Practical Resilience with Dr. Katie Rosanbalm

 

Katie Rosanbalm, PhD is a Research Scholar at the Center for Child and Family Policy at Duke University. She lives in Durham, North Carolina. She's friendly, optimistic and informed, blending academic smarts with kindergarten teacher warmth and enthusiasm.

I saw her give gave a presentation that included talking about self-regulation last summer. But first, she led an audience of over 150 people through a brief breathing exercise. She is the real deal when it comes to making theory and research immediately practical and applicable. For those of us here, who appreciate research work that supports kids in real time as early and as often as possible, her work is important. Here's more from our back and forth exchange, some of which was quoted in Putting resilience and resilience surveys under the microscope, a story published on ACEsTooHigh.  

Q)What is resilience?         

To me, resilience is a very broad term that can be used to describe many different aspects of a person’s functioning, outlook, attitudes, and behaviors.

In general, resilience is continued (or re-acquired) wellbeing in the face of challenges, struggles, and trauma. It is overcoming obstacles to achieve one’s goals. Just what “wellbeing” or “goal achievement” means can vary significantly from person to person, however.  Some might define resilience as determination and perseverance, others might define it as acceptance and peace. Some might see a person as resilient if they achieve great things professionally or academically despite their obstacles, others might see a person as resilient if they maintain strong interpersonal relationships, a positive sense of self, and an optimistic outlook on life.  I think resilience can be any and all of these things – but at its heart, is about becoming the truest and best YOU despite adversity.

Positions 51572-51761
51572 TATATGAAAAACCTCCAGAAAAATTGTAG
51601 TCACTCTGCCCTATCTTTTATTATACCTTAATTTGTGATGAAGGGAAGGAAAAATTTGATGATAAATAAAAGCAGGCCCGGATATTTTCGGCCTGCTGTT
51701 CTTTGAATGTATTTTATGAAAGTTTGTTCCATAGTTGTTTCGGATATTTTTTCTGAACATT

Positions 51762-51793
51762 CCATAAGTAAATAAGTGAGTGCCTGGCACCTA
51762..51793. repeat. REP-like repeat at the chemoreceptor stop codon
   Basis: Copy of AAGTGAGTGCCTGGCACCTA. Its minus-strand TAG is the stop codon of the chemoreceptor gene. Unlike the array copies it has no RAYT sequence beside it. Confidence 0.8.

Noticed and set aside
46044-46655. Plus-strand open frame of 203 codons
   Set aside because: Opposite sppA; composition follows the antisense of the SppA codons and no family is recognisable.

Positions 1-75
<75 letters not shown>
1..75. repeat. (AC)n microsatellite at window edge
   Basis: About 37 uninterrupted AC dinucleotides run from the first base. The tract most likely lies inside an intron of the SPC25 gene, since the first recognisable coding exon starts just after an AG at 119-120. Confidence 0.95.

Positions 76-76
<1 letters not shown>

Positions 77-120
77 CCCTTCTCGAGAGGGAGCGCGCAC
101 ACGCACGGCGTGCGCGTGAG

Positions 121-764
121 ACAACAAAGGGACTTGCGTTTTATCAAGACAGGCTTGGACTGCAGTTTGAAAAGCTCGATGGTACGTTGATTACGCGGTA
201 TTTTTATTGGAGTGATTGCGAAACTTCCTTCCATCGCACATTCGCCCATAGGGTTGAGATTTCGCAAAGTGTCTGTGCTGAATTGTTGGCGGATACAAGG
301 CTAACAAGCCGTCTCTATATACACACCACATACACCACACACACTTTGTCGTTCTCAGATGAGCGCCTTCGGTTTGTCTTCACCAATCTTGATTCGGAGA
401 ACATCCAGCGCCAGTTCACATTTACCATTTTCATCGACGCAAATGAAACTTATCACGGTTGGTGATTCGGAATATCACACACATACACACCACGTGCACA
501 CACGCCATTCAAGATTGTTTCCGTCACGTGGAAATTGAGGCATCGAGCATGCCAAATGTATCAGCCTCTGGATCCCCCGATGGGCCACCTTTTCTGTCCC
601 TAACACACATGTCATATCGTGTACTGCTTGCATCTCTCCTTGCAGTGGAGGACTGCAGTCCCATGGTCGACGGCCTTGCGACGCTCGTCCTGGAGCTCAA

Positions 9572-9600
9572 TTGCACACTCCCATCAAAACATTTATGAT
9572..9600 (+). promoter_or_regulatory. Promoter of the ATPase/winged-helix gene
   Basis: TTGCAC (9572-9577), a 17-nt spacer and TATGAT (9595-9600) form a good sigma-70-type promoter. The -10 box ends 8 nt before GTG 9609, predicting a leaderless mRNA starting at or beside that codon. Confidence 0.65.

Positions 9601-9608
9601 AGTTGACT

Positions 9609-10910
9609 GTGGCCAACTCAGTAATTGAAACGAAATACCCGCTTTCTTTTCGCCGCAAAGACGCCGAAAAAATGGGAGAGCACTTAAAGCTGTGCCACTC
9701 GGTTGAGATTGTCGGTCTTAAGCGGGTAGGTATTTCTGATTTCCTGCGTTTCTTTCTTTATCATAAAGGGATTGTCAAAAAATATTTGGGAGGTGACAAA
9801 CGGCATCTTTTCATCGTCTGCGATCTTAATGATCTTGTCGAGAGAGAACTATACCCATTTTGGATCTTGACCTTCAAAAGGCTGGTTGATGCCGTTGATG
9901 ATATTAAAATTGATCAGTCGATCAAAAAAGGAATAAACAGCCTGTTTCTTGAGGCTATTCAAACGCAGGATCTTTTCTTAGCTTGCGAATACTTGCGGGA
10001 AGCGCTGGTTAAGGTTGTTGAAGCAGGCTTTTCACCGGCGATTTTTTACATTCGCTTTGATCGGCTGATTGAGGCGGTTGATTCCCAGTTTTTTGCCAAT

My work focuses on the “self-regulation” part of resilience – successfully managing your thoughts, feelings, and behaviors to reach positive goals (like any of those above). I believe that self-regulation is a skill that can be taught, coached, and nurtured at any age. Things like coping skills to use when one feels overwhelmed, or the ability to problem-solve and make good decisions.  And “co-regulation” – or support by others – is a huge part of this.

Do you think resiliency scales, surveys,  and quizzes are helpful or useful to families and/or professionals?                                            

Certainly, this would depend on the measure, how well constructed it is, what specifically it measures, etc. – but yes, in general, I think resiliency scales could be quite helpful.  This is because, as with self-regulation, I don’t think resilience is a static thing.  It is impacted by our temperaments, for sure, but also by our skills, supports, environment, opportunity to enact change, etc.  Therefore in measuring resilience, we seek to learn where a certain person is at the moment, and how we might best help that person to develop new skills and supports so that they can become MORE resilient.  The assessment is simply a tool that teaches us about areas for growth and how best to promote change.

Can resilience be measured in children? Is it important to measure the resilience of children?